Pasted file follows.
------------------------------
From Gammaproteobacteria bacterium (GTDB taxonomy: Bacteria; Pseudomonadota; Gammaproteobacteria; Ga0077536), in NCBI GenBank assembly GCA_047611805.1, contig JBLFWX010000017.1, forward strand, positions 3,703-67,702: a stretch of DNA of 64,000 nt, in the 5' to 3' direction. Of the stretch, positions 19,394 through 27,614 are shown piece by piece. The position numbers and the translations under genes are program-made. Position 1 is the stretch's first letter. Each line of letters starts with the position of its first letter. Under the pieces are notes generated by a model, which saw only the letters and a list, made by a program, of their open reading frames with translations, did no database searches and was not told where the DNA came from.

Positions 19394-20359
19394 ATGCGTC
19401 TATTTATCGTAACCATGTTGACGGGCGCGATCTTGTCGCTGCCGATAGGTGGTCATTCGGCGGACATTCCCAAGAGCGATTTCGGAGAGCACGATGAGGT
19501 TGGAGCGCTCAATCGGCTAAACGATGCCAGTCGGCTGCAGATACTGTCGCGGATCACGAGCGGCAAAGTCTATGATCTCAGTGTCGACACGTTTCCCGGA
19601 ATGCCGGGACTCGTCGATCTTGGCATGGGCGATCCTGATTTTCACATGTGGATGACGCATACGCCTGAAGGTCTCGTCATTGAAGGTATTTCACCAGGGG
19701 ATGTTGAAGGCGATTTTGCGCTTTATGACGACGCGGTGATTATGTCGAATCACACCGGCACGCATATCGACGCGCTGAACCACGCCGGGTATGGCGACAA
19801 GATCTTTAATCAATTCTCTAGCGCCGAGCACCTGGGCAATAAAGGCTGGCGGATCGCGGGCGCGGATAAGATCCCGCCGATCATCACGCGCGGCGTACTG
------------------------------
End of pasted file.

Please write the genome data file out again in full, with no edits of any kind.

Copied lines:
From Gammaproteobacteria bacterium (GTDB taxonomy: Bacteria; Pseudomonadota; Gammaproteobacteria; Ga0077536), in NCBI GenBank assembly GCA_047611805.1, contig JBLFWX010000017.1, forward strand, positions 3,703-67,702: a stretch of DNA of 64,000 nt, in the 5' to 3' direction. Of the stretch, positions 19,394 through 27,614 are shown piece by piece. The position numbers and the translations under genes are program-made. Position 1 is the stretch's first letter. Each line of letters starts with the position of its first letter. Under the pieces are notes generated by a model, which saw only the letters and a list, made by a program, of their open reading frames with translations, did no database searches and was not told where the DNA came from.

Positions 19394-20359
19394 ATGCGTC
19401 TATTTATCGTAACCATGTTGACGGGCGCGATCTTGTCGCTGCCGATAGGTGGTCATTCGGCGGACATTCCCAAGAGCGATTTCGGAGAGCACGATGAGGT
19501 TGGAGCGCTCAATCGGCTAAACGATGCCAGTCGGCTGCAGATACTGTCGCGGATCACGAGCGGCAAAGTCTATGATCTCAGTGTCGACACGTTTCCCGGA
19601 ATGCCGGGACTCGTCGATCTTGGCATGGGCGATCCTGATTTTCACATGTGGATGACGCATACGCCTGAAGGTCTCGTCATTGAAGGTATTTCACCAGGGG
19701 ATGTTGAAGGCGATTTTGCGCTTTATGACGACGCGGTGATTATGTCGAATCACACCGGCACGCATATCGACGCGCTGAACCACGCCGGGTATGGCGACAA
19801 GATCTTTAATCAATTCTCTAGCGCCGAGCACCTGGGCAATAAAGGCTGGCGGATCGCGGGCGCGGATAAGATCCCGCCGATCATCACGCGCGGCGTACTG